For many years the number of young people buying their first house has been falling. There have been a wide range of reasons for this, with lifestyle factors making an impact as well as economics.

In a recent study, it was found that home ownership fell amongst all income brackets for 25-34-year-olds. Amongst the top income bracket, who had a household income of £41,000 a year after tax, home ownership had fallen from 85% to 65% in the last 20 years. The fact that this fall in home buying has equally affected wealthier young people suggests that there might be more factors than just economics.

A lot of young people simply aren’t considering home ownership until far later in life, if they are considering it at all. Another study predicted that one in three UK millennials would never own a home. Many young people have been spending more on other things, like travel and rented accommodation, because saving for a house isn’t a priority. The previous urgency to buy a house has been replaced by a sense of living in the moment and waiting until they are older to start a family, buy a house and settle down. Many millennials feel like owning a home is completely unattainable so have decided to spend their would-be savings on experiences for now instead. Different approaches to working have also been on the rise, with ideas like flexible hours, remote working and spending time abroad appealing to this new generation. These alternative lifestyles mean that owning a home can sometimes be a negative, tying people down to endless mortgage payments and one location.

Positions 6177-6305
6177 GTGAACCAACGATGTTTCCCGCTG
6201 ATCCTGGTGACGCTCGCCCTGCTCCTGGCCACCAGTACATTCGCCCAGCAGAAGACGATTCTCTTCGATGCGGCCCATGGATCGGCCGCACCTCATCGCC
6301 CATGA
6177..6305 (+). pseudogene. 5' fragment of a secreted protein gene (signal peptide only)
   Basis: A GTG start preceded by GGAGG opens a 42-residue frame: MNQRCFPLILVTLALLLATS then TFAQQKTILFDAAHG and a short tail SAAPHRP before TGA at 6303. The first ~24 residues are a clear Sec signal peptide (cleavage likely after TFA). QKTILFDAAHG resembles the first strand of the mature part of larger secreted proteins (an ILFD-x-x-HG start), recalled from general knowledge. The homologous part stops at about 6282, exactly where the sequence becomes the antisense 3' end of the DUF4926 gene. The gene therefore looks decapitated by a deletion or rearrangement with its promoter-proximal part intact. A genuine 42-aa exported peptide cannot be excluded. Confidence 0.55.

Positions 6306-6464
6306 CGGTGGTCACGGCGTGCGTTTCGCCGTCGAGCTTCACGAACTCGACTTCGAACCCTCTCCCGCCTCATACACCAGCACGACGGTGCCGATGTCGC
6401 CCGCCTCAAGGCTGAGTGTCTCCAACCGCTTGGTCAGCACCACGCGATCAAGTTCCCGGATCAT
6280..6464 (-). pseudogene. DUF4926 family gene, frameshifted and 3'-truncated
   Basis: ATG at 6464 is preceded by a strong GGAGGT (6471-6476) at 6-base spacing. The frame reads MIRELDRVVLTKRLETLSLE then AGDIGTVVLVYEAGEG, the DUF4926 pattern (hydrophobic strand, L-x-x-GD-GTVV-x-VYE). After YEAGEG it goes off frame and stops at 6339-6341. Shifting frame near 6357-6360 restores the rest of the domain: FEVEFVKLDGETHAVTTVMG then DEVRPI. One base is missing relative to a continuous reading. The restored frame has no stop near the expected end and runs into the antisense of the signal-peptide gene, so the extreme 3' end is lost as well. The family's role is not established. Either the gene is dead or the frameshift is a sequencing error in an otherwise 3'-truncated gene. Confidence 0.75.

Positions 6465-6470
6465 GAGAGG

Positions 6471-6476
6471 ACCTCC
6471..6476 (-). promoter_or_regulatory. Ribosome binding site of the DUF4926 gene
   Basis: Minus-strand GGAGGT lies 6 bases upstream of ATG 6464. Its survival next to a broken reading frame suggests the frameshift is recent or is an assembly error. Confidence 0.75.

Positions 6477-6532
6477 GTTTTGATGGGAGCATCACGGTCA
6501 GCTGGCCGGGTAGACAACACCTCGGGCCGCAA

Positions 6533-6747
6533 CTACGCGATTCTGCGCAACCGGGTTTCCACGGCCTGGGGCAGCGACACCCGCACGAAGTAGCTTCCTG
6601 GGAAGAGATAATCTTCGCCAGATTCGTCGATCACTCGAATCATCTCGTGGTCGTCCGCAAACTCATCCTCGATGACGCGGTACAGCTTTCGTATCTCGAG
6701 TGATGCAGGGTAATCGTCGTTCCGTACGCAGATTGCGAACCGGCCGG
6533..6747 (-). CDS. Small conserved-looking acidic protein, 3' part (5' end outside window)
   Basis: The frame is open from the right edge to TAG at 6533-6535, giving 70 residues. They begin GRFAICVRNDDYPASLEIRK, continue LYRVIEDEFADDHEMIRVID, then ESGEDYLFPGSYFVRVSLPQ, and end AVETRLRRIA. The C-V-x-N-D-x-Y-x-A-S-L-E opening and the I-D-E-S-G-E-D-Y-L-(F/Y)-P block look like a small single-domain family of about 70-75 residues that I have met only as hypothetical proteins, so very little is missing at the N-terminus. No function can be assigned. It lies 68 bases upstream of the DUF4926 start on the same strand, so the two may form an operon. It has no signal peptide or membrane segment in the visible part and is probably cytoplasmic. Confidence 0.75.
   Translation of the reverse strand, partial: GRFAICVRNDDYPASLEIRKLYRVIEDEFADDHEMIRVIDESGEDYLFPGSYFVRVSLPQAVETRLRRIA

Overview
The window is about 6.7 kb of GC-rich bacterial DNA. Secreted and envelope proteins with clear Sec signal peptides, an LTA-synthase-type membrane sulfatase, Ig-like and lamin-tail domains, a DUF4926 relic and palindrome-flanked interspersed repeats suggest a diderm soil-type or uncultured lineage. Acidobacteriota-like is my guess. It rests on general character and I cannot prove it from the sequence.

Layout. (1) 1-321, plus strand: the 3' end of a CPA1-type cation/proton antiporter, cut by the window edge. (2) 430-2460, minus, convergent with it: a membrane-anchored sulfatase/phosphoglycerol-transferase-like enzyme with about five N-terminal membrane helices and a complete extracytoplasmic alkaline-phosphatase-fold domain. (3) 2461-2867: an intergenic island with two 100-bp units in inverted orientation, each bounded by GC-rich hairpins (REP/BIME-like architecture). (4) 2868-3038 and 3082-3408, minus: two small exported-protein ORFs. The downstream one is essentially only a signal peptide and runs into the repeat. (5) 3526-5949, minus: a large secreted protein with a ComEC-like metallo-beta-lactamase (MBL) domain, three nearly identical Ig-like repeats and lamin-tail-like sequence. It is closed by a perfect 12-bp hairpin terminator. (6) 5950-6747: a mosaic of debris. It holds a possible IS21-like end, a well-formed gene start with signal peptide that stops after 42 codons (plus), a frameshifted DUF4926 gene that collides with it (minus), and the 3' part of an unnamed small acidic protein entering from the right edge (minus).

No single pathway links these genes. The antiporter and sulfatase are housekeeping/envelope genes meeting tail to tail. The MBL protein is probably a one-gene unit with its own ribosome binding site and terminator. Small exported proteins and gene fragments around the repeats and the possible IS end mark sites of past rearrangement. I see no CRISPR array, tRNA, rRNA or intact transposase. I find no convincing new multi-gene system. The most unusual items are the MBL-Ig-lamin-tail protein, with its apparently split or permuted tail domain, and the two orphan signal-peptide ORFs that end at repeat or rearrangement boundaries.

Rising house prices have obviously made an impact on young people’s ability to afford a house. Due to record house prices in the UK, the average first-time buyer needs to put down a deposit of around £33,000. The amount needed for a deposit is so high that people need to be earning or inheriting a great deal to get on the property ladder. With rising rent bills, student debts and a high cost of living, this simply isn’t possible for many young adults. House prices have increased almost 160% since the middle of the 1990s and the income of young people has only grown by 23%. With a population that is living to an older age, young people will have to wait even longer for any help from their parents or grandparents towards a deposit.

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